Research Article Written by London swaminathan
Date: 24 December 2016
Time uploaded in London:- 15-22
Pictures are taken from different sources; thanks.
Believe it or not, the Sanskrit word ‘Sri’, English honorific title ‘Sir’ and Tamil word ‘Thiru’ all mean the same. Sir and Thiru came from the Sanskrit word Sri.
Sri is written as ‘Siri’ (as in Sirimao Bhandaranayake) in Sri Lanka and ‘Sere’ in South East Asia.
In India, Sri is also written as Shree, Sree, Shri and Sree. Sri means wealth and Goddess Lakshmi. Sri also means light, resplendent etc.
In the name of a country Sri Lanka , the meaning of Sri is ‘replendednt’.
Nowadays Hindus use it before a male’s name to give him respect. It is used as Mr and in Tamil Tiru. If it is a woman, then Srimati (in Tamil Tirumati) is used. It may mean respectful or enlightened.
Sri= Lakshmi, Wealth, Fortune, Prosperity, Light, Resplendent (nowadays Mr)
Tamil word Thiru or Tiru is also derived from Sanskrit Sri. In Tamil also the meaning is similar to Sanskrit.
According to linguistic rules ‘S’ and ‘T’ are interchangeable. That is why all the English words with ‘TION’ ending is pronounced ‘SION’ ((E.g) Education, Fruition, Cognition. Even in Tamil literature Tamil saints changed Vithyai as Viccai (Vidhya=Vithyai- vicchai) in Tevraram and Tirvasagam and Divya prabandham. The oldest portion of these Tamil devotional literature is at least 1500 year old.
English people who are knighted are given the title ‘Sir’. In India scientists like Sir C V Raman, Sir Jagadish Chandra Bose, Literaturs like Ravindranatha Tagore and judges like Sir C Ramaswami Iyer, sportsmen like Sachin Tendulkar were awarded this ‘SIR’ title by the British Queen.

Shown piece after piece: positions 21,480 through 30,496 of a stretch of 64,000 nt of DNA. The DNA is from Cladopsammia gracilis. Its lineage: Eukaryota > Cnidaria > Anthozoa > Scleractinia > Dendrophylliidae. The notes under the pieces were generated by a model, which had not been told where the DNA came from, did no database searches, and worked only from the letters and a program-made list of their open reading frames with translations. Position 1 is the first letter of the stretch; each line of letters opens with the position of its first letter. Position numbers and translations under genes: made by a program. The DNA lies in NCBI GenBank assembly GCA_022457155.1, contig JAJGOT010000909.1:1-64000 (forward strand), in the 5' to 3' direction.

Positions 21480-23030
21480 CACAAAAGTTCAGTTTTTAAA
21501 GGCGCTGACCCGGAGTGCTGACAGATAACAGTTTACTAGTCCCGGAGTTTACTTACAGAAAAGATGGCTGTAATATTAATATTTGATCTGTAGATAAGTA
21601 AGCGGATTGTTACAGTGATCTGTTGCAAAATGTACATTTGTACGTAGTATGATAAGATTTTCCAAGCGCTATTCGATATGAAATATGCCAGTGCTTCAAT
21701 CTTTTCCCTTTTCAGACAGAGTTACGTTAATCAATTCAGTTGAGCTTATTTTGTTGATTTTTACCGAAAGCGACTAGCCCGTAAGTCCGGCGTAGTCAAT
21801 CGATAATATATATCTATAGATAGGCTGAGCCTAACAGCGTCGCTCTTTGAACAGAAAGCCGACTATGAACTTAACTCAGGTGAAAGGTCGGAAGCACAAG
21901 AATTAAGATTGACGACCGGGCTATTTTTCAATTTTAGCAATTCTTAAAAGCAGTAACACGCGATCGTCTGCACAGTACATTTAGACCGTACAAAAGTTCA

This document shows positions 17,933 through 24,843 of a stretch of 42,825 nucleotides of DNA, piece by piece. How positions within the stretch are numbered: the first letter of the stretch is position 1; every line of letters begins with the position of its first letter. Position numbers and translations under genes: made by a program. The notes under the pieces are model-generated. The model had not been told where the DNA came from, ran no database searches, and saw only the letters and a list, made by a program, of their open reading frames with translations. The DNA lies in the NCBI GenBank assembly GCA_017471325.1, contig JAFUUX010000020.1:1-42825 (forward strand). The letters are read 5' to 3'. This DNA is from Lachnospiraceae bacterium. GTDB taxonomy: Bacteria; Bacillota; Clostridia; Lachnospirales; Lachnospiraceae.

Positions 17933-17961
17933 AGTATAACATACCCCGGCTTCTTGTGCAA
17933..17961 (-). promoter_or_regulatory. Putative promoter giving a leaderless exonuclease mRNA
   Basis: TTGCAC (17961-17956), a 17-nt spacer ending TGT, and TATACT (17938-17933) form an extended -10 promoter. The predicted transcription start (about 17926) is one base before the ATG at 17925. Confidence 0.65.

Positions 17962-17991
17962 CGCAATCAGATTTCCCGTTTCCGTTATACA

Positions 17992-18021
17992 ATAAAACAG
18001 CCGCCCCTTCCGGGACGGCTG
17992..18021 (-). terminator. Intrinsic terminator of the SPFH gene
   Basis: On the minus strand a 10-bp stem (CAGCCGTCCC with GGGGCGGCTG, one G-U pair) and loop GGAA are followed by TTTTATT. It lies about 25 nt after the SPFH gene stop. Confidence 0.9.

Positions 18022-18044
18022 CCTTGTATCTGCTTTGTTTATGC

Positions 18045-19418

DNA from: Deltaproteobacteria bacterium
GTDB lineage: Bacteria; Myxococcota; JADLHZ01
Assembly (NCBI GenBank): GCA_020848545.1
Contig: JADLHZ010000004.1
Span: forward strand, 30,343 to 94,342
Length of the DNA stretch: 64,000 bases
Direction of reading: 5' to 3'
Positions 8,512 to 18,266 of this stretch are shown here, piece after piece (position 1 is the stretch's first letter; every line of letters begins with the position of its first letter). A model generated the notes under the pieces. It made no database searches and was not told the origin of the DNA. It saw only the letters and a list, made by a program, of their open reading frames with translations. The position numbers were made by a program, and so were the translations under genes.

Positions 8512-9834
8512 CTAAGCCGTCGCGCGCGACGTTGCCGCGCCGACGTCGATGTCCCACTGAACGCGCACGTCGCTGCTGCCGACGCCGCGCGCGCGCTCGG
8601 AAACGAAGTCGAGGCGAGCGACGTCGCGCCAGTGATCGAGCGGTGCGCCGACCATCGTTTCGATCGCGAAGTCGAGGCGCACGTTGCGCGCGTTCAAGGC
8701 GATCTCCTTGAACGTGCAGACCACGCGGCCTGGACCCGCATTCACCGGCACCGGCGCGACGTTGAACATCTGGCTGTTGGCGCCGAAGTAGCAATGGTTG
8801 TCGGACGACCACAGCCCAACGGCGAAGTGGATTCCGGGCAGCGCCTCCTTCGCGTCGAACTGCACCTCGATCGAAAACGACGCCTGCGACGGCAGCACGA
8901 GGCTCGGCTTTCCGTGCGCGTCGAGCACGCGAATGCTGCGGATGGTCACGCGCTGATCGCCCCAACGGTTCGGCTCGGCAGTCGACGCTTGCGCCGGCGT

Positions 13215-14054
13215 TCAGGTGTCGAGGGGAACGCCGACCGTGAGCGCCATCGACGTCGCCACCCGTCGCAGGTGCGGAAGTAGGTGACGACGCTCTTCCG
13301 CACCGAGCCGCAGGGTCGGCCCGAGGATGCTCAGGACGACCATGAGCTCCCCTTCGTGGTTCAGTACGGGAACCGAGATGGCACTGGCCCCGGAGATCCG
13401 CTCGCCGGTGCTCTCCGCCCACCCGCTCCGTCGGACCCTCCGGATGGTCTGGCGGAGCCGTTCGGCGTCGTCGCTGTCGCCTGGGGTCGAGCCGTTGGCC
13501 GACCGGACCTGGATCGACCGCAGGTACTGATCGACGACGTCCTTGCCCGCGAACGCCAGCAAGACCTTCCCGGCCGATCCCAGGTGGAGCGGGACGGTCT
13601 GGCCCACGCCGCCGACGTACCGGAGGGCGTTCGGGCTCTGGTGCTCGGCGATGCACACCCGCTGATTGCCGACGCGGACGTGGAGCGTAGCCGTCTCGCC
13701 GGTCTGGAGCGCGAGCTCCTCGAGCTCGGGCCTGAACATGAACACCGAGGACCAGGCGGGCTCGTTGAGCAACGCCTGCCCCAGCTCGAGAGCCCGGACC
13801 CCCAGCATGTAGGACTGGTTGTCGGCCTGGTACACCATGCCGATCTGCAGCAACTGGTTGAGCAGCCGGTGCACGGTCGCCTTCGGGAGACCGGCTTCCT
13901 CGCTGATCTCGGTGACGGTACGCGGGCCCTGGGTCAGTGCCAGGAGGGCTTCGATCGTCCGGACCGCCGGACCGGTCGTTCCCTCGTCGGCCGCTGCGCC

The etymology of the word according to Oxford dictionary is as follows:-
The word Sir derived from the Middle English ‘Sire’ according to the dictionary. It was first used in 1297. All these are forced etymology, because it doesn’t explain where the Old French or Latin got it. As everyone knows that Germanic languages and Romance languages are derived from Sanskrit , the root of Sir can be easily traced.
Sri is found in the Vedas. There is a Suktam (Poem/verse/hymn) named after Sri. Names such as Srimati, Sri, Sridharan, Srinidhi, Srinivas are common even today. Oldest Shasranama Vishnu sahasranama has several names beginning with Sri. Several town names (Srisailam, Sriperumpudur) and book names (Sri Bhagavata, Srimad Bhagavd Gita) also have the Sri as prefix.
Following the Hindus, the world used sir(i) in other European langauges. We have proofs for such usage even today in Sri Lanka (Siri) and South East Asia (sere). Change in the position of the letter ‘I’ or change in the position of sound cause such spellings. For instance Dharma is written as Dharam in Hindi. The famous city of Tamil Nadu Madurai is pronounced as Marudai and Kuthirai (horse) is pronounced as Kuruthai. No wonder Sri ischanged to Sir or Siri or Sere in other languages!